Meet Baby Godzilla, Nottingham’s answer to ultimate heavy punk rock, or as they prefer to call it “general extreme noise”. Receiving reviews that hail nothing but overwhelming positivity, the four-piece are creating a memorable name for themselves.
Inspired by rock legends Nirvana and compared to the likes of Pulled Apart By Horses and The Chariot, Baby Godzilla have progressed both musically and in performance style to produce a live atmosphere hard to compete with. This speaks for itself and resembles the raw passion and enthusiasm that the quartet clearly encompasses in their musical lives.
Already Heard caught up with vocalist/guitarist Matt Reynolds to talk early years, influences and their most memorable shows.
Already Heard: could you introduce yourself and your role in Baby Godzilla?
Baby Godzilla: I’m Matt, 22, Leo, and I play guitar, shout and sing for Baby Godzilla.
AH: How did the band start out?
Baby Godzilla: Originally we started playing in the living room of mine and Tom’s (drums) old house. The place was pretty dilapidated and joined at both sides to other houses with families living in them that probably/definitely hated us (with good reason). We had next no furniture or stuff, just our amps and drums crammed into this living space. We threw together a few songs and came out with our first EP ‘NPAG.’ We weren’t really sure what we were musically at this point and as we started gigging more and more our sound started to change and our shows got wilder. We started to take things more seriously and Jonny joined the band and that takes us up to about now. (We were later evicted from the house due to it being in such a state of disrepair).
AH: How would you describe your sound and who would you compare it too?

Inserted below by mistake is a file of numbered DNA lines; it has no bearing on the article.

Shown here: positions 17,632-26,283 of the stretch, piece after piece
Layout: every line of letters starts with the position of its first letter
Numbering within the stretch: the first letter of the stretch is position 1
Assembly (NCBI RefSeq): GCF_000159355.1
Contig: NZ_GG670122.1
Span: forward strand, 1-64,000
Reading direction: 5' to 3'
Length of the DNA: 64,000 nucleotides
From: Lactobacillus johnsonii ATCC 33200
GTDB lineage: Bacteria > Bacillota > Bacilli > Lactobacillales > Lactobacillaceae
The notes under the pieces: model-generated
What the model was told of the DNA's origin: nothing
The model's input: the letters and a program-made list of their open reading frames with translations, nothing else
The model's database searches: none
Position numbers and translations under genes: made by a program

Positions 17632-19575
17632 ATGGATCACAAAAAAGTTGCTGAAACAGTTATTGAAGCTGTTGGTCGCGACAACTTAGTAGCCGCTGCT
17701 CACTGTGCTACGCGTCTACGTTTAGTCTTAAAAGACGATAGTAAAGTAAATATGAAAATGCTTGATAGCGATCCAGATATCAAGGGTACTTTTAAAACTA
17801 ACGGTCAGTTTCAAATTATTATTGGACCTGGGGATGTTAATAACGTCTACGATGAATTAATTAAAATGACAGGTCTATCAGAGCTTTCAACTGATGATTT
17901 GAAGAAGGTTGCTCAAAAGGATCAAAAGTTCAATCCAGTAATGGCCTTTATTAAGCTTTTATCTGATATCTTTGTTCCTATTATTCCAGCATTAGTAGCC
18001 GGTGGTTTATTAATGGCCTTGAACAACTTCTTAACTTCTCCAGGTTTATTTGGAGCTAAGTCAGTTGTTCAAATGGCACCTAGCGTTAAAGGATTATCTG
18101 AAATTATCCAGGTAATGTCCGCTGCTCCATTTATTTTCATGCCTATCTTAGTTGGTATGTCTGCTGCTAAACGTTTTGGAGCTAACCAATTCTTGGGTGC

Baby Godzilla: Our sound is loud and thrashy with spots of gypsy southern hick influence thrown in. It generally sounds like four men playing broken instruments because all of our gear is completely stuffed. On one hand we get compared to Pulled Apart By Horses quite a lot, but on the other we have been likened to the Chariot. We love both of those bands but I’m not sure it’s an accurate comparison; perhaps if all of our stuff worked we’d sound more like them.
AH: Are there any bands that have influenced your sound?
Baby Godzilla: I listen to lots of stuff I’m really influenced by early blues stuff like Son House and Robert Johnson so that tends to come across a little in what I play. We’re all also huge Nirvana fans, in terms of their attitude towards music and performing I don’t think there’s a band that’s influenced us more than them.
AH: What has been your most memorable show?
Baby Godzilla: There have been quite a few really fun ones; we try to play every show like it’s our last because there’s every chance that one of us will end up hurting ourselves to the point where we may never play again. One that stands out for me was home show we played last year; our close friend Rob turned his clubnight into an indoor festival called Rufest, it was held in this ridiculously small club that was meant to hold something like 110 people, but there were more like 150 crammed in plus bands, it got pretty messy (in a good way).